Steven McNulty.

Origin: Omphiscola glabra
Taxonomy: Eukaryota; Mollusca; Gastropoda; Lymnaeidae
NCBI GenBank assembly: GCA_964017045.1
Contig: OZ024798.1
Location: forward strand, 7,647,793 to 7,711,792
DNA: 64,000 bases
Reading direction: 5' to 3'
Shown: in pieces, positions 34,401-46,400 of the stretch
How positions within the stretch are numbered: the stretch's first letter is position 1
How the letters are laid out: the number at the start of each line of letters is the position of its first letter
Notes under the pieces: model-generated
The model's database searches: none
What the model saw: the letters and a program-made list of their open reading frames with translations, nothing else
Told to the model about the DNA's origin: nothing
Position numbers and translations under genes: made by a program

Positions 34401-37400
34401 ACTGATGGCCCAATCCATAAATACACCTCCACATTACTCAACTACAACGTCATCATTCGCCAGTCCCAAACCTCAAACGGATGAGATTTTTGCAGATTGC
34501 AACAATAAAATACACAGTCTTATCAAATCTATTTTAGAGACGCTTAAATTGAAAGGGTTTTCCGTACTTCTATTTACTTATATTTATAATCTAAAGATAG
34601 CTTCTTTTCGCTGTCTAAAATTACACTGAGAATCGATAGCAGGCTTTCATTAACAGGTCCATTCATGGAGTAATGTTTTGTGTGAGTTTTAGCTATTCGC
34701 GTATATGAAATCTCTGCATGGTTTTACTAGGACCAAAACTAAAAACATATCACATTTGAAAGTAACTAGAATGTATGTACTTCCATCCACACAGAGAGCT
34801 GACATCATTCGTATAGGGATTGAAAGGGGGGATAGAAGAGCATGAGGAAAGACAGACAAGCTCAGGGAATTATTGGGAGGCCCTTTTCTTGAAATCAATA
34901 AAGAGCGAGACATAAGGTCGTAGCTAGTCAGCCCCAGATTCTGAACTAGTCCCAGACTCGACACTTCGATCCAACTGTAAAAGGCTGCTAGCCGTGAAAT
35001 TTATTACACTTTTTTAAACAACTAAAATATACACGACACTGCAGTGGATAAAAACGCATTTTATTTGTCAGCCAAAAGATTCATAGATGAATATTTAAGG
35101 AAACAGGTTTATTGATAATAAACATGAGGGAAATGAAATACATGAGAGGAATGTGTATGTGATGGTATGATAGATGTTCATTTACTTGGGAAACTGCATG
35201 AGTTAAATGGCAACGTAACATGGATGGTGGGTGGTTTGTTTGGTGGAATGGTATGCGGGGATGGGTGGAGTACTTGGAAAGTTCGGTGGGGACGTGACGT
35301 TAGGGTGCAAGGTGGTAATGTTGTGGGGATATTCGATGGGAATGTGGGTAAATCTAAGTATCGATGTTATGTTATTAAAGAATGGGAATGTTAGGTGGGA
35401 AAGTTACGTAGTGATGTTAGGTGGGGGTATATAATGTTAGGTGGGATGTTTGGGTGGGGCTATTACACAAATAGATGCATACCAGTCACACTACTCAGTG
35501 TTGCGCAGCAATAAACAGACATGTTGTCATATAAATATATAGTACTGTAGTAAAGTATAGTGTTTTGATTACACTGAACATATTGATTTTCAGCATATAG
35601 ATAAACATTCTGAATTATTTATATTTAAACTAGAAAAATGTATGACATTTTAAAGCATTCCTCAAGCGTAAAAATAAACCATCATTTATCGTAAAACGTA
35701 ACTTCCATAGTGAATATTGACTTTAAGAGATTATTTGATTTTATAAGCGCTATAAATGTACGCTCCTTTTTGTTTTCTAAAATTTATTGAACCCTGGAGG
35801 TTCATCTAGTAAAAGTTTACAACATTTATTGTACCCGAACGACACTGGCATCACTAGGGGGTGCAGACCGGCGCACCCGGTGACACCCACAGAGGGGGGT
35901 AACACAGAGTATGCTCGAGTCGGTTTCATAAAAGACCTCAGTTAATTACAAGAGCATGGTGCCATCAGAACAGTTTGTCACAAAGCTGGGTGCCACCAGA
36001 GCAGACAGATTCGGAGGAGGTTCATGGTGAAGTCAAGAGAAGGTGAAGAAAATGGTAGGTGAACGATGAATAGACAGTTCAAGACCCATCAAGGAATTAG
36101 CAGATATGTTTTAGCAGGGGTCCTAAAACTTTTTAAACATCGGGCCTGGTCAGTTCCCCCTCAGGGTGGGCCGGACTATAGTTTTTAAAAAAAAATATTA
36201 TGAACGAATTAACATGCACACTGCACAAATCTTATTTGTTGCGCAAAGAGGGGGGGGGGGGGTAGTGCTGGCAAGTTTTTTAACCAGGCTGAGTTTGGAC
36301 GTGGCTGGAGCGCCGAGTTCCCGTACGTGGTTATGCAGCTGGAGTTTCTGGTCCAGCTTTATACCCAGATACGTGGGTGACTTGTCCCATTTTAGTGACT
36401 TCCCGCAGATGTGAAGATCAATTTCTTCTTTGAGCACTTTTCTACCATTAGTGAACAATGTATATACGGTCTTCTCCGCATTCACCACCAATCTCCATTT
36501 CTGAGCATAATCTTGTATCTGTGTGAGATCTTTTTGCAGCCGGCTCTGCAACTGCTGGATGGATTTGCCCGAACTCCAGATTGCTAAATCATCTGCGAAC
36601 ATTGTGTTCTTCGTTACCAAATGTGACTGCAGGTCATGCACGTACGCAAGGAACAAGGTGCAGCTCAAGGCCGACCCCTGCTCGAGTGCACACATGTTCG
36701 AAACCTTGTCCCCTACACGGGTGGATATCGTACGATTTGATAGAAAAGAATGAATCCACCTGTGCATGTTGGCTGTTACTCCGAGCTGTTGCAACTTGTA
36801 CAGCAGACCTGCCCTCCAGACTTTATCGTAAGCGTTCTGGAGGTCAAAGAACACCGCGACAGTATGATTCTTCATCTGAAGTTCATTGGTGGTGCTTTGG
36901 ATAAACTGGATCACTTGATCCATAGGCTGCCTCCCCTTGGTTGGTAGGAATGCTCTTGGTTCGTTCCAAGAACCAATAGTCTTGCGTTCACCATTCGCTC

Chew, M.B., B.S., M.P.H., William J. French, M.D., Franz Leisch, M.D., Keyur H. Parikh, M.D., Simona Skerjanec, Pharm.D., and Deepak L. Bhatt, M.D., M.P.H.: Platelet Inhibition with Cangrelor in Patients Undergoing PCI Percutaneous coronary intervention might be complicated by adverse cardiac events including death, myocardial infarction, a dependence on urgent revascularization, and acute, subacute, or late stent thrombosis, whether or not bare-metal or drug-eluting stents are used. 1-3 As a result, antithrombotic therapy is an essential adjunct to PCI.4 Clinical practice suggestions recommend treatment with antiplatelet agents, including clopidogrel, after and during PCI, although the optimal timing, loading dose, and duration of therapy haven’t been established by randomized clinical trials definitively.5,6 Current guidelines suggest an oral loading dosage of 300 to 600 mg of clopidogrel accompanied by 75 mg daily.11,12 Ticagrelor was superior to clopidogrel in patients with acute coronary syndromes, and prasugrel was superior to clopidogrel in patients with acute coronary syndromes who have been undergoing PCI.13,14 Cangrelor, a nonthienopyridine adenosine triphosphate analogue, is definitely in a course of intravenous blockers of the ADP receptor P2Y12 that might have a role in the treatment of patients who require quick, predictable, and profound but reversible platelet inhibition.15 A direct-acting, selective, and specific P2Y12 inhibitor, cangrelor is metabolized through dephosphorylation pathways and includes a plasma half-life of 3 to 6 minutes.Related StoriesNew RNA test of blood platelets may be used to detect location of cancerMeat-rich diet may increase kidney cancers riskInner ear damage brain warnings from nerve cellsThe results, in the February problem of the journal Anesthesia and Analgesia published, shed additional light on Aetna, Humana and additional large health insurers’ recent decisions to discontinue payment for the usage of the sedative propofol during most routine colonoscopies, because it generally requires an anesthesiologist to be present to monitor for adverse reactions during the process.